The word 'osteoporosis' literally means 'porous bone'. It is a condition where a person gradually loses bone material so that his or her bones gradually become more fragile. As a result, they are more likely to break.
Bone is made of fibres of a material called collagen filled in with minerals - mainly calcium salts - rather like reinforced concrete. The bones of the skeleton have a thick outer shell or 'cortex' inside which there is a meshwork of 'trabecular' bone.
Our bones grow during childhood and adolescence and are at their strongest around the age of 20. They remain in this state from the age 20 to 35. As middle age approaches the bones - while remaining strong - very gradually begin to lose their density. This loss or thinning of the bones continues as we get older.
The process speeds up in women in the ten years after the menopause. This is because the ovaries stop producing the female sex hormone oestrogen - and oestrogen is one of the substances that helps keep bone strong. Men suffer less from osteoporosis, because their bones are stronger in the first place, and they do not go through the menopause.
All of us are at risk of developing osteoporosis as we get older, which is why elderly people are more likely to break bones when they fall. But there are some people who are more at risk of osteoporosis than others. Several factors can make a difference:
Oestrogen deficiency. Someone who has had an early menopause (before the age of 45), or a hysterectomy where one or both ovaries are removed, is at risk.
Lack of exercise. Exercise keeps bones strong - both as they are developing and throughout adulthood. So anyone who does not exercise, or has an illness that makes it difficult, will be more prone to losing calcium from the bones, and so is more likely to develop osteoporosis.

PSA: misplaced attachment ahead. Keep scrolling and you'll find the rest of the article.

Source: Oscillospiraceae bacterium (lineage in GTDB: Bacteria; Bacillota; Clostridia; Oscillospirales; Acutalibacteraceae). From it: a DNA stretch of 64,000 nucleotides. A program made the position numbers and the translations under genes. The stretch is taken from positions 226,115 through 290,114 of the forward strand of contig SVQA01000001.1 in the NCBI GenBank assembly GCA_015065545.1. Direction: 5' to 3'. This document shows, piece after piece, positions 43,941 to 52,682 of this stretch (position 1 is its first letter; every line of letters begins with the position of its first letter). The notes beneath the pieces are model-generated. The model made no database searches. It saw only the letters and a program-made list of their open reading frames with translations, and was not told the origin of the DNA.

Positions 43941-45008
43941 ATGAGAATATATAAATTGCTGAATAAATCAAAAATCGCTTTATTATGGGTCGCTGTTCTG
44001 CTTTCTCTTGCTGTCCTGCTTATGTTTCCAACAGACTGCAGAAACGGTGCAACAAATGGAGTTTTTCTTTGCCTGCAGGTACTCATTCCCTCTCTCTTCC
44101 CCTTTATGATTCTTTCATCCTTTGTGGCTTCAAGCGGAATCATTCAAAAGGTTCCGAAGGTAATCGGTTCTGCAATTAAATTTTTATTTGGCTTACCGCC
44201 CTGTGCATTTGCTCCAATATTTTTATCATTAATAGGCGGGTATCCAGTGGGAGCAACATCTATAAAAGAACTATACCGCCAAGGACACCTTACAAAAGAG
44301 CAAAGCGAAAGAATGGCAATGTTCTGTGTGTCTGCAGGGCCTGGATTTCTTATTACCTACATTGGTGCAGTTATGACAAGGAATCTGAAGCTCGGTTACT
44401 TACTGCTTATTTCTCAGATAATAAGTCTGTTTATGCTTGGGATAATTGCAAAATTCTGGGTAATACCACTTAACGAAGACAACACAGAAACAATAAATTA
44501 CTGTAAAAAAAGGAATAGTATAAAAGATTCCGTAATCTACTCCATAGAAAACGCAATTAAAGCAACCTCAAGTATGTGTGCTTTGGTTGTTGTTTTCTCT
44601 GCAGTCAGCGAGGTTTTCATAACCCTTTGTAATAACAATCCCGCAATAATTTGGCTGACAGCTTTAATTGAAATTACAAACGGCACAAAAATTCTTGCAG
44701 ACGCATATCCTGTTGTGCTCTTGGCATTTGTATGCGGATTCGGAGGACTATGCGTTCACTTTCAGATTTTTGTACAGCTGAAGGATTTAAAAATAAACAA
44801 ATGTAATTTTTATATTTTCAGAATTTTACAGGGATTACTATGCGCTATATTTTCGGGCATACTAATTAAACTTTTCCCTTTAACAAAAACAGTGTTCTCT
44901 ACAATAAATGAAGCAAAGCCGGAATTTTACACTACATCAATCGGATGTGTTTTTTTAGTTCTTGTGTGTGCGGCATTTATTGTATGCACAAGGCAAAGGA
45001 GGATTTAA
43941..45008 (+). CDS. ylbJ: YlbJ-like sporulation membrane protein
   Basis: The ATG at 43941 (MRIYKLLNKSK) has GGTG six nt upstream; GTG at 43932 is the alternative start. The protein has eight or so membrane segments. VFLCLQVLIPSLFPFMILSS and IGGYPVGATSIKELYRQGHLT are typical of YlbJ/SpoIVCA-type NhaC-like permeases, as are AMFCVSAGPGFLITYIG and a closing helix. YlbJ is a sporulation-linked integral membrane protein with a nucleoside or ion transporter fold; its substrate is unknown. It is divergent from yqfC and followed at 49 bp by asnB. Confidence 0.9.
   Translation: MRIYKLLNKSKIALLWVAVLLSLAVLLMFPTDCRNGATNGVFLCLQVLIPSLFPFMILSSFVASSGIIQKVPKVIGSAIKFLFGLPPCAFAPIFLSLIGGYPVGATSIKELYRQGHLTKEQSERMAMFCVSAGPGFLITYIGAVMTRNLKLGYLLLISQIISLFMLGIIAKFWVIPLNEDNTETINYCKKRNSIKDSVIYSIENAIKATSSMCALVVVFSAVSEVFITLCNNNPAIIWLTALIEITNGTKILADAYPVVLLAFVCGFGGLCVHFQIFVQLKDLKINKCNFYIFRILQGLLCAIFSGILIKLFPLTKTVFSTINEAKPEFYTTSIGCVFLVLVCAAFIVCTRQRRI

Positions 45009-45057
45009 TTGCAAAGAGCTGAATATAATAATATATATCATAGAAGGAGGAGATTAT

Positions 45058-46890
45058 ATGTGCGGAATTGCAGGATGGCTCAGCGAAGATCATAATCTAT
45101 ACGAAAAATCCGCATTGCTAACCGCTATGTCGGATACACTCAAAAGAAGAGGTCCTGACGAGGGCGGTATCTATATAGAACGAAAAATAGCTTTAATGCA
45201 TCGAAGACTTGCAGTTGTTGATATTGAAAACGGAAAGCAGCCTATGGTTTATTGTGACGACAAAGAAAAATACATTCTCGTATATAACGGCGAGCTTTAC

Poor diet. A diet which does not include enough calcium can encourage osteoporosis.
Heavy smoking. Tobacco lowers the oestrogen level in women and may cause early menopause.
Heavy drinking. A high alcohol intake reduces the ability of the body's cells to make bone.
Steroids. If someone takes prednisolone over a long period of time, it can cause osteoporosis.
Water tablets. Some diuretics may cause the loss of calcium in the urine which could lead to osteoporosis.
Family history. Osteoporosis appears to run in families. This is probably because there is some inherited factor which affects the development of bone.
Previous fractures. People who have already had a fracture are at a greater risk of having another. Men and women who become shorter due to crush fractures of the spine are also more at risk.
There are no obvious physical signs of osteoporosis. It can therefore go unnoticed for years. Quite often the first indication is when a person breaks one of their bones in what might have been normally a minor accident.
If a doctor suspects osteoporosis, he or she can order a bone scan to test the strength or density of the bones. This scan is now available at many hospitals throughout the country. The results will tell how much risk there is of fractures. It takes about fifteen minutes while the bones are X-rayed. The dose of radiation is tiny - about the same as spending a day out in the sun. The technique is called Dual Energy X-ray Apsorptiometry and is known as DEXA.
People with osteoporosis are more likely to break a bone even after a relatively minor injury. Fractures are most likely to the hip, spine of wrist. Hip and wrist fractures are usually sudden and the result of a fall.
Spinal problems occur if - as the vertebrae become weak - they crush together. If several vertebrae are crushed, then the spine will start to curve. This may cause back pain and loss of height, and because there is now less space under the ribs, some people may find difficulty breathing.
Osteoporosis is quite common in Britain. Each year there are around 60,000 hip, 40,000 spine and 50,000 wrist fractures.
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